There has always been a debate in terms of injuries sustained in a motor vehicle accident and how they are assessed under the Motor Accident Compensation Act. Those who have sustained injuries in motor vehicle accidents need to ensure when they see their doctor that they advise the doctor all body parts injured. This also is very important in subsequent visits as sometimes other body areas may have sustained injuries but symptoms don’t appear until a few days or even weeks later.
In a lot of cases, the injured person attends the doctor and complains about pain in the neck or upper back but forgets to mention any problems in relation to pain radiating into the shoulders, thinking it is the neck injury. Insurers and medical assessors always look at what symptoms develop within a reasonable period of time after the accident and in particular, what symptoms the individual has complained of. It is for this reason that it is very important that those who have been injured in a motor vehicle accident ensure that they regularly see their doctor, especially in the first six months to monitor their condition.
Doctors who examine the client on behalf of the insurer company and/or their solicitor will look at contemporaneous records such as the ambulance report, hospital clinical records, initial medical certificate and/or general practitioner clinical records. They will look at what complaints were made by the injured person to the ambulance officer, doctor at the hospital and even the general practitioner.
It is understandable that individuals after an accident are in shock. They are not fully aware of all the injuries. In some cases they may have injured their neck but don’t realise that there are other body parts that could be affected. In such cases the other body parts which may be affected would include the upper back, shoulders, arms and lower back. Whiplash injuries are notorious for incorporating injuries to the neck, upper and lower back and resulting in symptoms of pain radiating to both the shoulders, arms and hands. It is for this reason that you should always be aware of these symptoms and report them immediately to your GP and doctors.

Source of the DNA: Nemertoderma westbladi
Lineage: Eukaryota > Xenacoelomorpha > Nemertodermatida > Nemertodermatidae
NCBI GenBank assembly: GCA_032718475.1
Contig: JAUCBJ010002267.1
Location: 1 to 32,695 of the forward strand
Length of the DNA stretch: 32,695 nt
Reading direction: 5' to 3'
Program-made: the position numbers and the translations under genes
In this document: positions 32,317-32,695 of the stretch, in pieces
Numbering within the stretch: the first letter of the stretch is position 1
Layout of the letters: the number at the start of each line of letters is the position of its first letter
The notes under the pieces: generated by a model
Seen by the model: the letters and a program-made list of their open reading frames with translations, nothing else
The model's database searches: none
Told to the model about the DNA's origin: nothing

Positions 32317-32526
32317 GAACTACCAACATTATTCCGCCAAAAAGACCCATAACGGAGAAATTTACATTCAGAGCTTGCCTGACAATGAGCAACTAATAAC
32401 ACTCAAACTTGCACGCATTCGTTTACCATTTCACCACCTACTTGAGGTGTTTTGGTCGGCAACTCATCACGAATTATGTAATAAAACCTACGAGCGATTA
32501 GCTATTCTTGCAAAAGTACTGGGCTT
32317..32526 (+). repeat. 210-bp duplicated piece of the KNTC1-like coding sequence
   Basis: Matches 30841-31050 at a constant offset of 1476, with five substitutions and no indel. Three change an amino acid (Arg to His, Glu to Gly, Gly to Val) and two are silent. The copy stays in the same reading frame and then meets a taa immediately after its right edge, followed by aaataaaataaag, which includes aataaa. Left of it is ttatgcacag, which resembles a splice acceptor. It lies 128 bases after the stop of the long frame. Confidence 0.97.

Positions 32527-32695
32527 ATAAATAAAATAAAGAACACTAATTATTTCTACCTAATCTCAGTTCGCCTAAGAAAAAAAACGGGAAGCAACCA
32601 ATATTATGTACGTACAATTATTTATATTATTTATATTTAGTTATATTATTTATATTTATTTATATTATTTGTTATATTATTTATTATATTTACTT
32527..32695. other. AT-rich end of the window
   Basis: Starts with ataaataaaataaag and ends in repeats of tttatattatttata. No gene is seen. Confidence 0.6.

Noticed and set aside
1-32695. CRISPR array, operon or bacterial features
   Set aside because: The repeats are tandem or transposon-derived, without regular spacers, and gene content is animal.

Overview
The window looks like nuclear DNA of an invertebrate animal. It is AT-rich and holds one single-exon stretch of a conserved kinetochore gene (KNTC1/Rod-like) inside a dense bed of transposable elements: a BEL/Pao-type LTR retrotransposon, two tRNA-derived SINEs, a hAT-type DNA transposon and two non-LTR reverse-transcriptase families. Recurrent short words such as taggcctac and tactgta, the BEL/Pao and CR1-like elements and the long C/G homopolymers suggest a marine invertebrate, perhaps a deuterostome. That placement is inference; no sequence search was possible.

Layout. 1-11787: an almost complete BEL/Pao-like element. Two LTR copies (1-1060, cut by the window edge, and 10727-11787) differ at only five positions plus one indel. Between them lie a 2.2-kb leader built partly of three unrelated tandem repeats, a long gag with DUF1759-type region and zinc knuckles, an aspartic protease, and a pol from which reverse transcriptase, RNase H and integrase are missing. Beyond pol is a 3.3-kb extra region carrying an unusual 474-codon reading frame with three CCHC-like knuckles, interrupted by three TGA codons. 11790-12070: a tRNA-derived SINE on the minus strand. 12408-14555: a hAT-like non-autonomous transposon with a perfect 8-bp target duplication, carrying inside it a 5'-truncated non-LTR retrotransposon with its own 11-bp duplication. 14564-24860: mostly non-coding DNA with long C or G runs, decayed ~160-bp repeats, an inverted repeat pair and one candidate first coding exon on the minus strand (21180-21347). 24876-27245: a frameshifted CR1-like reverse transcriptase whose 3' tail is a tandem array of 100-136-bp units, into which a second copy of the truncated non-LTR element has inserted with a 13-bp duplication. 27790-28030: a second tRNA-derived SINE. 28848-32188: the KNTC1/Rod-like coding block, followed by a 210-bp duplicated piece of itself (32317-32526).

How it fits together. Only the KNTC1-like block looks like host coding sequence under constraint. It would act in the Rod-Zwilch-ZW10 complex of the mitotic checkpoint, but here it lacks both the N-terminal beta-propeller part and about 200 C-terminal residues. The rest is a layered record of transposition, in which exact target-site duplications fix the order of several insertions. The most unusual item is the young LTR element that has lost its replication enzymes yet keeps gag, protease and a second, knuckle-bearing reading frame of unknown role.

You may sustained an injury by way of a fracture to the leg or arm but don’t realise that you have also possibly injured your lower back or other body particular. It is for this reason that if you have been involved in a motor vehicle accident or accidents generally which are the subject of a possible compensation claim, you should see your GP and ensure that a full history is recorded by that doctor.
It is equally important that you continue to see your GP over the first six months after the injury so as all symptoms are reported to that doctor.
In some cases, some injuries may result in a secondary injury developing over 6 to 8 months. It is for that reason that there should be close monitoring of these symptoms and equally important that you ensure that your doctor is advised and records the development of these subsequent symptoms.
It is essential to ensure that your solicitor is advised of not only the initial injuries you sustained but any subsequent complaints that you have developed in other body areas as these may be also directly related to the initial injury.
It is not uncommon also that after significant use of medication that people may develop stomach problems over a period of 1 or 2 years. It is not uncommon for an injury to the lower back to result in pain and discomfort in the upper back or neck region as a result of having to alter one’s gait or one’s posture.
The important thing to remember is that in all instances you should keep a close relationship with your GP, ensure that you see him or her on a regular basis. It is important that the doctor records all the injuries and makes a note of all of your complaints and symptoms. It is equally important to ensure that over the first 6 months that all symptoms are recorded and even to the extent of over the first 12 months as sometimes it is common for a secondary injury to also develop.